Back when I was a rookie contingency recruiter (early 1980s) my primary goal was to figure out how to double my billings in half the time. It took some major process reengineering to achieve, but it was well worth the effort.

One of the biggest problems was presenting too many candidates to get one person hired. So the big focus was on trying to figure out how to reduce sendouts per hire. To me this is a critical metric that all recruiters should track whether they work at an external search firm, an RPO or within a corporate recruiting department. If it’s too high it means you have a big problem somewhere that needs to be fixed.

The most common reasons for having too many send outs per hire

After the first year it was pretty easy to conduct a simple Pareto analysis to see where all of the slop was. Here were the three big problems:

1. Lack of understanding of real job needs.

Most hiring managers didn’t fully understand their real job needs so they used skills-laden job descriptions as lazy substitutes to give to their recruiters. We only had recruiters in our search firm who were CPAs, MBAs or engineers, which gave us a big advantage when it came to understanding real job needs.

As a result, we decided we would never conduct a search unless the hiring manager agreed to prepare a performance-based job description before starting the assignment. This change alone had a huge impact on reducing sendouts per hire. Even better, it allowed us to maintain our search fees since we were competing on quality of hire, not the cost of hire.

2. Refusal to see high potential candidates who lacked the exact skillset.

Hiring managers wouldn’t see candidates who weren’t fully “skills-qualified” unless they were referred by someone they knew. So we got the referrals ahead of time.

We also got hiring managers to see 100% of our candidates if they were either “performance-qualified” (meaning they could do the work despite a different skills mix) or highly referred. By changing the definition of top performance we were able to expand the candidate pool, reduce sendouts per hire and prevent good candidates from being excluded for bad reasons.

3. Bad interviewing skills.

Even though we reduced sendouts per hire, many good candidates still got eliminated because most of the people who interviewed our candidates – including the hiring manager – weren’t very good at it.

This problem took a lot longer to solve – close to five years – but it led to the development of the two-question Performance-based Interview. The problem was that most managers overvalued their intuition, made instant judgments on first impressions or conducted a narrow-minded overly technical interview. Worse, when the interviewing team got together they used a process akin to gladiator voting where the biggest up/down thumb decides life or death.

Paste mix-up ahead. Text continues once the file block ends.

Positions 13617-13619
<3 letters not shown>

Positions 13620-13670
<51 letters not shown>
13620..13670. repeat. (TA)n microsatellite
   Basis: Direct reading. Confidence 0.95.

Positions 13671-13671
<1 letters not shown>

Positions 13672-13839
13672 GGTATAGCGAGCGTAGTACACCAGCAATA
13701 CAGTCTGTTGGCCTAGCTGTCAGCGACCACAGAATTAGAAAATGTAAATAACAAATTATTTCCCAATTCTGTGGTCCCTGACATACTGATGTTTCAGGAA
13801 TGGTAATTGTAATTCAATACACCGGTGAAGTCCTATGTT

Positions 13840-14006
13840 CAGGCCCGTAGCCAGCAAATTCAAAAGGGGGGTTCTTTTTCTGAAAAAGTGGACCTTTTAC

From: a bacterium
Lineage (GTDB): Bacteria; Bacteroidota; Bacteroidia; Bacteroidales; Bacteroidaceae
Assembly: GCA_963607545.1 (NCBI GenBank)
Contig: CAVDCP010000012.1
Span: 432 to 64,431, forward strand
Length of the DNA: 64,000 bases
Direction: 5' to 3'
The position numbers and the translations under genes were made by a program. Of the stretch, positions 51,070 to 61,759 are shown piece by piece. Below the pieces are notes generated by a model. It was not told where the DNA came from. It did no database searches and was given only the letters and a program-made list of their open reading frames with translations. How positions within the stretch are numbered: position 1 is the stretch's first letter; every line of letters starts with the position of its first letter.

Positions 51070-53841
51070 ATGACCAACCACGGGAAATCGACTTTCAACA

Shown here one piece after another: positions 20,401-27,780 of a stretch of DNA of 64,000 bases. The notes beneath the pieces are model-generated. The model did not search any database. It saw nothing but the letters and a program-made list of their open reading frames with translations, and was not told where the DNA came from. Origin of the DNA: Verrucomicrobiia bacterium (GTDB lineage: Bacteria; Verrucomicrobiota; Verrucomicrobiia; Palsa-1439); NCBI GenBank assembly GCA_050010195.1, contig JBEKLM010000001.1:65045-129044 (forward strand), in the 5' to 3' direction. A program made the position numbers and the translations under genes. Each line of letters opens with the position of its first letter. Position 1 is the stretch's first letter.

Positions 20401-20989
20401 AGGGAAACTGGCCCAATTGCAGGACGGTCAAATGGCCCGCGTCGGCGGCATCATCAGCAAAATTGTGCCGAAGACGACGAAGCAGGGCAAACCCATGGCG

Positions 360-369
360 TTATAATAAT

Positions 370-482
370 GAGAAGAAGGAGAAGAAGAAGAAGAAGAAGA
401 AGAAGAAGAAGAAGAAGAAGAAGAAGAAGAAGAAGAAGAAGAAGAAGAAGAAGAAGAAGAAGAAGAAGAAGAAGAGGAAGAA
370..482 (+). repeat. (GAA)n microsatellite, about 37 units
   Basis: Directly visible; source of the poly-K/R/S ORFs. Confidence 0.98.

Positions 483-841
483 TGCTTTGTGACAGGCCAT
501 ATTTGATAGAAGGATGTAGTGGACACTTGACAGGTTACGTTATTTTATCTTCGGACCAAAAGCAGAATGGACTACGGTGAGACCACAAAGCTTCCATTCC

How increase the changes of managers approving your candidate

Collectively, reducing sendouts/hire while improving quality of hire led to the development of Performance-based Hiring. But to make it work at the operational level we had to work very hard to defend our candidates from bad interviewers every step of the way. Becoming better at interviewing our clients was the key to this. This led to these three concepts:

1. Evidence can overcome intuition and emotion.

For every potential negative we developed proof the person was fully competent. For example, for one soft-spoken cost manager we presented a summary of where he led the implementation of a multi-plant cost system in record time.

2. Performance matters.

If a manager wanted someone who had more experience, we asked how this experience would be used on the job. In one case, we used a person’s ability to build a 2000-person international manufacturing facility from scratch – which was critical for the job – to close the deal despite the person having limited experience using the same manufacturing processes and equipment.

3. Broaden the assessment criteria.

As part of the intake meeting we make sure the whole person is being assessed, not just some narrow subset of technical skills. This includes non-soft skills like organizing work, meeting deadlines, preparing plans and product specifications and working with multi-functional teams. For example, on one HR search we made sure project management was given more importance than years of HR compliance to get the best person hired.

In my mind, being efficient and doing the wrong things faster makes no sense. When it comes to hiring, knowing what you’re looking for, focusing on past performance over skills and competencies, and becoming a better interviewer than your hiring manager clients is how you become efficient doing the right things.

It’s also how you raise the quality level of every person seen and hired. While it’s hard work and requires recruiters to defend their candidates from bad decisions, it’s worth the extra effort. It starts by trying figure out the best way to double your placement rate in half the time.

* image by Death to Stock Photo